Don DeLillo Is a Douglas Gordon Fan

Need another reason to pick up Don DeLillo‘s new novel, Point Omega, out tomorrow from Scribner? A key inspiration for the novel was Turner Prize-winning artist Douglas Gordon‘s “24-Hour Psycho” (1993), in which the 1960 Hitchcock thriller is slowed to occupy an entire day. DeLillo first saw the work in 2006 at the Museum of Modern Art, he explained in a recent interview:

The idea began in the same place where the novel begins—in the sixth floor gallery at the Museum of Modern Art—and at the same time, summer of 2006. I wandered in and there was “24 Hour Psycho,” which I found very interesting to watch and to think about. In fact, I returned two or three times after that, and by the third visit I was fairly certain I wanted to write something about it—the idea of time and motion and the sense of self-conscious seeing, because everything happens in such slow motion and because the imagery is somewhat familiar from the movie itself. I began to wonder about such things, about how we see and what we see, and what we miss seeing when we’re looking at things in a more conventional format. And I decided finally that I wasn’t going to risk writing a piece of nonfiction because I’m not a philosopher or a physicist and I could not study time in the matter that seemed to be warranted. So I placed a character in the gallery and began from there.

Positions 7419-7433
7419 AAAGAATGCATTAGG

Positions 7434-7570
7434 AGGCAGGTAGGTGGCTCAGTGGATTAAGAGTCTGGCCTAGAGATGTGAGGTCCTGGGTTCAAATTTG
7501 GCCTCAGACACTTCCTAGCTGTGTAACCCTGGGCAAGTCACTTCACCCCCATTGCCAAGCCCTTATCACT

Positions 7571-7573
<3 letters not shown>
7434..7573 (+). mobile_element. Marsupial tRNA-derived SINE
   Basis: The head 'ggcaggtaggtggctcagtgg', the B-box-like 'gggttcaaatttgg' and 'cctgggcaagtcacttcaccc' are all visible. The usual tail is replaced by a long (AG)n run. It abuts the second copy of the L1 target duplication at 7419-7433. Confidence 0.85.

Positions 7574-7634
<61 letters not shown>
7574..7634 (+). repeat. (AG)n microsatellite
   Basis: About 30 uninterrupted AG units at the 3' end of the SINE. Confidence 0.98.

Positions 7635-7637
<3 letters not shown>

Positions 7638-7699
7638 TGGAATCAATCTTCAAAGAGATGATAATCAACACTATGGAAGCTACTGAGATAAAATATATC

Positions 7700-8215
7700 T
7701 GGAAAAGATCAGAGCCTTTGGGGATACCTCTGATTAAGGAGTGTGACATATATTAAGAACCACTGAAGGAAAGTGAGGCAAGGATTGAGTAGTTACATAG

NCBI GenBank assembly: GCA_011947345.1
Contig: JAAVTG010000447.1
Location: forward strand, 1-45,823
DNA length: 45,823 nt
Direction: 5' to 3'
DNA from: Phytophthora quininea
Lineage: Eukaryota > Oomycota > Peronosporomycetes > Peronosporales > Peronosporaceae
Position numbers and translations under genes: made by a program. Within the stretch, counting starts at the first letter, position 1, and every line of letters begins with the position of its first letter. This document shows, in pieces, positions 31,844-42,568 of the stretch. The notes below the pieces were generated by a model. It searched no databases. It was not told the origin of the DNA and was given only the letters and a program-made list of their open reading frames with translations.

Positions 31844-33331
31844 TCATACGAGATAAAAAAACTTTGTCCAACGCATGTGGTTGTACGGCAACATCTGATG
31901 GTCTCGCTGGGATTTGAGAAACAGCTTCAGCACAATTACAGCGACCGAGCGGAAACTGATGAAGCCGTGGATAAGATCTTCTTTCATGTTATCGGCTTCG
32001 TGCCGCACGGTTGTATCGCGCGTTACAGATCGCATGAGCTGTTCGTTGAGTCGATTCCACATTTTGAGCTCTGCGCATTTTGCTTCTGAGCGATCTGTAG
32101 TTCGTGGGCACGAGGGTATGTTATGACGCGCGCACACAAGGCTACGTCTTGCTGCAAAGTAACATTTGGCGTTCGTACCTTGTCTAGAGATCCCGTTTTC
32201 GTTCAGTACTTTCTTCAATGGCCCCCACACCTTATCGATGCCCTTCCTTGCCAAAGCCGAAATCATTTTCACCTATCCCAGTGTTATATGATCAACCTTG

We’re also pegging DeLillo, whose prose washes over readers’ brains like an airborne toxic event, for an Ed Ruscha fan. “I lived in Greece for a while and that’s where I realized that the alphabet is an art,” he told The Wall Street Journal. “It’s a visual art as well as being a crucial means of expression, and as I learned the Greek alphabet I started looking at letter shapes as I’ve never done before.” Notes the Journal‘s Alexandra Alter:

[DeLillo’s] approach to writing borders on obsessive. He fixates on the shapes of letters and words, and judges each phrase for its visual appearance as well as its rhythm and clarity.

He likes word combinations where one word surrounds another, such as “raw sprawl,” says [Nan] Graham, his editor at Scribner.